The next speaker in this session at AoIR 2010 are Yana Breindl and Nils Gustafsson, whose interest is in networked digital activism. Such activism is not necessarily more or less inclusive or democratic than conventional activism. In democratic theory, there are the three strands of competitive, participatory, and deliberative democracy, and activism is often perceived through the lens of the latter two; online activism is seen as encouraging participatory or deliberative features in the democratic system.

Reality is perhaps more on the competitive side, where most people are seen as passive participants in a political system that is otherwise run by a small ruling elite that is legitimised and made accountable in elections, but left to its own devices between them. Factors which do influence the political process are other elites (business, political, social, and otherwise) – and in the Internet age, new elites (which are seen as less hierarchically organised) are emerging.

Danes on Facebook

The final AoIR 2010 panel for today starts with Lisbeth Klastrup, who’s presenting on a study of how Danes participate in Facebook. While the overall Facebook community now numbers some 500 million users, how localised and fragmented is that community, for example along national and local lines? Examining the Danish Facebook community might provide some useful answers to this question. Some of this is also related to overall cultural patterns, of course – the importance of local and family ties to a national culture, for example; a ‘national intimacy’ which is relatively strong in Denmark. Contrasted with this is a ‘banal globalism’ – a general but relatively shallow interest in global events and issues.

Online Campaigning by the Obama Campaign

The final speaker in this ECREA 2010 session is Sabine Baumann, whose interest is in online grassroots campaigning especially in the past US presidential election. There, of course, to win a candidate not only needs votes, but campaign funding in the first place, and the Obama campaign was exceptionally successful in attracting campaign contributions (collecting twice as much money as John McCain, mainly from small donations under US$200).

Spending figures are also interesting in this regard – McCain spent some US$4.6m on Internet campaigning, Obama spent a whopping US$24m. The Obama campaign Website also prominently displayed its donation and online merchandise functionality, of course; the online store was hugely successful, in fact (offering campaign clothing and art from notable designers and artists).

Civil Conversations on Facebook during the 2009 Indonesian Presidential Elections

Finally at ANZCA 2010 we're on to Hamideh Molaei, whose interest is in the use of social media during the 2009 presidential elections in Indonesia. Social media have impacted on political processes, of course - social media are used for networking and fundraising, political discussion, and the dissemination of political messages. Facebook has been used in this way in a number of contexts, of course - both by politicians and ordinary citizens.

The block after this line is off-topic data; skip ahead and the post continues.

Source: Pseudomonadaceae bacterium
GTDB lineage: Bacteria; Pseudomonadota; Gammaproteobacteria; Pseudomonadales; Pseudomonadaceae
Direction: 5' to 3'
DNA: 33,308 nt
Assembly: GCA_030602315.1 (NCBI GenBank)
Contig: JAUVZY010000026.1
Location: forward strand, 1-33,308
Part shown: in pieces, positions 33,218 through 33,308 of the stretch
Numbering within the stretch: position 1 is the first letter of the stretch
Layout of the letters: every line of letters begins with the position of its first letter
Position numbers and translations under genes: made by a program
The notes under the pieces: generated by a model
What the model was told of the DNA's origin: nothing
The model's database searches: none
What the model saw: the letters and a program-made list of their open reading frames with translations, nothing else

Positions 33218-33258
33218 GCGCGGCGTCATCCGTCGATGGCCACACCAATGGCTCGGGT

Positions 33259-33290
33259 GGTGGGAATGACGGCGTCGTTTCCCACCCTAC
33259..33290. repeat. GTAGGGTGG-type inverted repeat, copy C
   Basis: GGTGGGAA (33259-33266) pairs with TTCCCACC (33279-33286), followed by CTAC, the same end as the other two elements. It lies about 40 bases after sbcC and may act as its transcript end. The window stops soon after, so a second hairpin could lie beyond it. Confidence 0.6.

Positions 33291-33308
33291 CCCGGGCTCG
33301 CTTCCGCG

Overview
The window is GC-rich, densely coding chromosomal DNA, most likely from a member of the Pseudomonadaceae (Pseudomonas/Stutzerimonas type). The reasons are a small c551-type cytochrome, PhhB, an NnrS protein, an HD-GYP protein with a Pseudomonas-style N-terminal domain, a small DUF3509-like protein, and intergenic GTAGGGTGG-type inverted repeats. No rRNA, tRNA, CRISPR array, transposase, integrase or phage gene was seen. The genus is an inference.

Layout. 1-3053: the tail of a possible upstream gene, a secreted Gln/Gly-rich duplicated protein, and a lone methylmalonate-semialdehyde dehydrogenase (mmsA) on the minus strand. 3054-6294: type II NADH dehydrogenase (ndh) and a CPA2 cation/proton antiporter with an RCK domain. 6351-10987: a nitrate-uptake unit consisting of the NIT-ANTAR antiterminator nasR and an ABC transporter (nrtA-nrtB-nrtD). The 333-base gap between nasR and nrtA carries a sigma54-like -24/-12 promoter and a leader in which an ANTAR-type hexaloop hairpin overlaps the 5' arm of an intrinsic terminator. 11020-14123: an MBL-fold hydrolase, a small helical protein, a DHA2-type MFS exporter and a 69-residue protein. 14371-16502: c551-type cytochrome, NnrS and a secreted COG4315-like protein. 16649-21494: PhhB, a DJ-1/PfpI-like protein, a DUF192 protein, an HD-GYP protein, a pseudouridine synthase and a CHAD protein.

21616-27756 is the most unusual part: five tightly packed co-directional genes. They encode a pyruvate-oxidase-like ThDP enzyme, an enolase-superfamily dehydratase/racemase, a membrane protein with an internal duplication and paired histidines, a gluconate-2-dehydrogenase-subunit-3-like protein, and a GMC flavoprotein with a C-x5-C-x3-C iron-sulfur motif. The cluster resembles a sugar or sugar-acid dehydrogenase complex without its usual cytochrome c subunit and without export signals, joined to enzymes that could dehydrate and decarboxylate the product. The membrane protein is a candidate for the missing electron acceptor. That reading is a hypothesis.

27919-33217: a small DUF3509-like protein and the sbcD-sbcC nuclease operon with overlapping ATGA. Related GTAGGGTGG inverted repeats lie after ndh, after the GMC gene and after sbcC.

Six social media sites - including Facebook - are amongst the ten most popular sites in Indonesia. The last presidential election there was held on 8 July 2009, as the second direct election after the end of the Suharto regime, it was won by Susilo Bambang Yudhoyono. Facebook was used as a venue for advertising and disseminating election-related material. Candidates had personal pages; there were election education groups; and a variety of independent pages were also set up.

Viewer Engagement with the Interactive Drama of Reservoir Hill

The final session at the ANZCA 2010 conference starts with Carolyn Michelle, whose interest is in the TVNZ programme Reservoir Hill, released weekly as an online interactive drama and advertised on TV and buses; the story was about a teenage girl moving to a new city who resembled another girl from that community who had gone missing. Each of the Webisodes lasted some 6-10 minutes.

Viewers were encouraged to text in with comments and advice to the main character, and extra bonus scenes were created from this; they were also incorporated in further episodes, and viewers' names were acknowledged. There was also a video blog by the character, as well as Facebook and Bebo pages. Initially, the show had an audience of some 20,000, but gradually this audience declined; it also won a Digital Emmy.